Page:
Pelvic Inflammatory Disease - Symptoms, Risk factors and Treatment

Pelvic inflammatory disease is the infection and inflammation of the female reproductive organs. 

Anatomy of the female internal reproductive organs:

The female reproductive organs constitute the ovaries, fallopian tubes, uterus, and vagina.

The ovaries are responsible for producing an egg (ovum) every month and the uterus is responsible for bearing the fetus throughout the pregnancy. The fallopian tubes, also known as oviducts, connect the uterus with the ovaries giving a passage for the egg to come to the uterus. The uterus is connected to the vagina or birth canal, a muscular canal that is responsible for the reception of the penis during sexual intercourse and the provision of a passageway for the baby during childbirth. The vagina connects the uterus to the external reproductive organs.

Risk factors for pelvic inflammatory disease

The risk factors for pelvic inflammatory disease are;

  • Sexual intercourse 

  • An Intrauterine device (IUD)

  • Childbirth

  • Cervical biopsy

  • Endometrial biopsy

  • Dilation and curettage (D&C)

  • Miscarriage

  • Abortion

Organisms that can cause Pelvic inflammatory disease

Sexually transmitted infections are one of the most common causes of pelvic inflammatory disease.

Some of the organisms that can cause pelvic inflammatory disease are:

  • Gonococcus

  • Chlamydia

  • Staphylococci

  • Streptococci

  • Mycoplasma

Gonococcus and chlamydia are the most common causes of pelvic inflammatory disease. Gonococcus causes gonorrhea.

Symptoms of Pelvic inflammatory disease

The pelvic inflammatory disease may be asymptomatic and when becomes symptomatic, the following symptoms may be present:

  • Abnormal, foul-smelling vaginal discharge

  • Backache

  • Spotting in between periods

  • Frequent urination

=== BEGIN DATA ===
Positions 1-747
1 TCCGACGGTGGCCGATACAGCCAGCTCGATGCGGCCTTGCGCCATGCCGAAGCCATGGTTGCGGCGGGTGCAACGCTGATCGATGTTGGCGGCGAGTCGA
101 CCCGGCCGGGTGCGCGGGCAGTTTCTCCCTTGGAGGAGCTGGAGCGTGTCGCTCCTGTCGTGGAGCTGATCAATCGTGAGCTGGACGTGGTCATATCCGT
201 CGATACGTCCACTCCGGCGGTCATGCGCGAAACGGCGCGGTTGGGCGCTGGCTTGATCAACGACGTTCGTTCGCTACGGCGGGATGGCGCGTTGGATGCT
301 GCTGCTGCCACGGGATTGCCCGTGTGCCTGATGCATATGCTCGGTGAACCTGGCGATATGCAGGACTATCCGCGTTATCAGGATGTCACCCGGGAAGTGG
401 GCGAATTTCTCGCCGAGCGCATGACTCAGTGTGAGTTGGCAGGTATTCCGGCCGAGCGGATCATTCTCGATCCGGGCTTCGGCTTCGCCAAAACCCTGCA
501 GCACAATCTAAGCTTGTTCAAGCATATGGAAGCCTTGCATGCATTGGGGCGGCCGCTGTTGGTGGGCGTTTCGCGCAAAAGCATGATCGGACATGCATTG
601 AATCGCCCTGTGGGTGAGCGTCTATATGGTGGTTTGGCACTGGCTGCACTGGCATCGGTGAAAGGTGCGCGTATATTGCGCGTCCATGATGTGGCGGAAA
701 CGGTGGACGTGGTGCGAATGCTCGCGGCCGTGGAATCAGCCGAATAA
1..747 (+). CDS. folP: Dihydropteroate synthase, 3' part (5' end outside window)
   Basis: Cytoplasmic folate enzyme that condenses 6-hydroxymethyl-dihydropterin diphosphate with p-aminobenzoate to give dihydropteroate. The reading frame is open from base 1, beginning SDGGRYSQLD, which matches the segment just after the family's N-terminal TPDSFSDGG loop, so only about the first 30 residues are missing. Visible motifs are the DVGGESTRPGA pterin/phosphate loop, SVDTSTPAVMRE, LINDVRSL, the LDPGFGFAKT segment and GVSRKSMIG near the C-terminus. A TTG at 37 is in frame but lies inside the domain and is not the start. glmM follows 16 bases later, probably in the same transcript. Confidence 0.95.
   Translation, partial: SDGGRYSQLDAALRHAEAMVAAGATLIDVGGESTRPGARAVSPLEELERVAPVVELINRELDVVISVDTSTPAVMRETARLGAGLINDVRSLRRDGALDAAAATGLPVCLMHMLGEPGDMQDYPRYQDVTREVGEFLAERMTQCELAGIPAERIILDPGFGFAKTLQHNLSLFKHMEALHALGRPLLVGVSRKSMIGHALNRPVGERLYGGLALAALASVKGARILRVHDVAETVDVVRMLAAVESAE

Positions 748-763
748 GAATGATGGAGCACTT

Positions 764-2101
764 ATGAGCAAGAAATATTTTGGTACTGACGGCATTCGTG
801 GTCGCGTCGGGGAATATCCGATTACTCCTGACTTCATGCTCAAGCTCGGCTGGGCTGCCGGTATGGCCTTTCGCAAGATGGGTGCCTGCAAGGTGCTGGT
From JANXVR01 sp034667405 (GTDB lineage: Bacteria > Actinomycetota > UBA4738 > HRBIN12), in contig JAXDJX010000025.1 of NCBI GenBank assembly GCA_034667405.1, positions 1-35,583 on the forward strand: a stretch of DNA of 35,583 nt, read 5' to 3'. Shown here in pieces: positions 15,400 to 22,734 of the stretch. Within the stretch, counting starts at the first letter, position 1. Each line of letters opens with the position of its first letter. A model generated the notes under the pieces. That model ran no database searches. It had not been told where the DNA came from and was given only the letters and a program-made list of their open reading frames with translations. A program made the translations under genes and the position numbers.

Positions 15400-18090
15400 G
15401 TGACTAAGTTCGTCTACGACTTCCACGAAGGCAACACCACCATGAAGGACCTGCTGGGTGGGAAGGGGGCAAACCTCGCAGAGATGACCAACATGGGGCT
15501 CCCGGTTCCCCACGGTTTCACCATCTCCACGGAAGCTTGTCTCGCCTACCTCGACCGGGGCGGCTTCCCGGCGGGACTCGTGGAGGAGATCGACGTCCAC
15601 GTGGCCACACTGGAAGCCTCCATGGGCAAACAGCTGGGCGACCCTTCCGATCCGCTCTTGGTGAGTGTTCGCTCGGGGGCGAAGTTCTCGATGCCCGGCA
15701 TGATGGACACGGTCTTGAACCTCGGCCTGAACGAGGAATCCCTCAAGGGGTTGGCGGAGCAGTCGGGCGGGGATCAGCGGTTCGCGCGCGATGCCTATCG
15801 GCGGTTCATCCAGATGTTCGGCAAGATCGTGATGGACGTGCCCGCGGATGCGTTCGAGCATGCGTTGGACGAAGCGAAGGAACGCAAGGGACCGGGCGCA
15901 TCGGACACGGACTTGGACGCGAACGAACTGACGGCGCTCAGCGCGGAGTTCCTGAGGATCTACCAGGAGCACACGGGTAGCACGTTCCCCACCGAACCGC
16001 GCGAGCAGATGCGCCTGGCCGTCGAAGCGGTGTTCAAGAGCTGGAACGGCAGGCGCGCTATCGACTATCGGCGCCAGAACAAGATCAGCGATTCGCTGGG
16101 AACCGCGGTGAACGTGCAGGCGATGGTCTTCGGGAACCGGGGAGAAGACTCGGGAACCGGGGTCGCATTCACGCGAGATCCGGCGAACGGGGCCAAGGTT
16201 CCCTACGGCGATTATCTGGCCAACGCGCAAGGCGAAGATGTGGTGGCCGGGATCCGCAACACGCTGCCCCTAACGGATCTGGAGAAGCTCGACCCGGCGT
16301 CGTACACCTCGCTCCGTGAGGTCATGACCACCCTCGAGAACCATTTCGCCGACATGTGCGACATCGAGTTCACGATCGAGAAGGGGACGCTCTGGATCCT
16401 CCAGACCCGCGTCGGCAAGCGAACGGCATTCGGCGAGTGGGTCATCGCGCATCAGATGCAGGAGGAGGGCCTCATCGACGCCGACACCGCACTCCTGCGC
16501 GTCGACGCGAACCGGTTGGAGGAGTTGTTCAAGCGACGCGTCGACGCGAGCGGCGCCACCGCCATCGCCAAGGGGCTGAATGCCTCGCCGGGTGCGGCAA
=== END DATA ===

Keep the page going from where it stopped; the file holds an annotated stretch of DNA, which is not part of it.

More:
• Painful urination

  • Pain during periods (dysmenorrhea)

  • Pain during sex (dyspareunia)

  • Fever

  • Nausea 

  • Vomiting

Complications of Pelvic inflammatory disease

If left untreated, pelvic inflammatory disease can become complicated. The following complications may arise:

The spread of infection to sex partners:

Many infections are transmitted by sexual contact. Having sex when infected can spread the infection to the sex partners too and this infection can spread further by sexual contact.

The spread of infection to other organs:

In the human body, organs are closely related to each other and they share the blood supply and lymph vessels with each other. The blood and lymph can serve as a transport medium for different organisms to spread to different organs. Moreover, the infection can spread by local invasion too, complicating the infection further.

Ectopic pregnancy:

Pelvic inflammatory disease can result in an ectopic pregnancy which is due to damage to the fallopian tubes, preventing the egg from reaching the uterus. Ectopic pregnancy means implantation of the fetus anywhere other than the uterus. The most common location for ectopic pregnancy is the fallopian tubes. Ectopic pregnancy is dangerous as it may rupture leading to severe bleeding.


One of the complications of pelvic inflammatory disease is infertility due to permanent damage and scarring of the fallopian tubes that block the passage of the egg thereby preventing the fertilization of the egg. 

Tubo-ovarian abscess:

A tubo-ovarian abscess is a collection of pus in the ovaries and the fallopian tubes. It can be life-threatening if the abscess ruptures which will spread the infection to other organs.


If left untreated, pelvic inflammatory disease can cause sepsis and septic shock.

Treatment of pelvic inflammatory disease:

The treatment of pelvic inflammatory disease usually involves the administration of antibiotics to clear up the bacteria. Surgery may be recommended if the infection is complicated. The sexual partner of the infected person may need antibiotics too as they may also be infected and can spread the infection to others and back to the treated patient.


Pelvic inflammatory disease is the infection of the female reproductive system. It is a treatable disease, but if left untreated, complications may arise. Timely diagnosis and treatment can prevent different complications.

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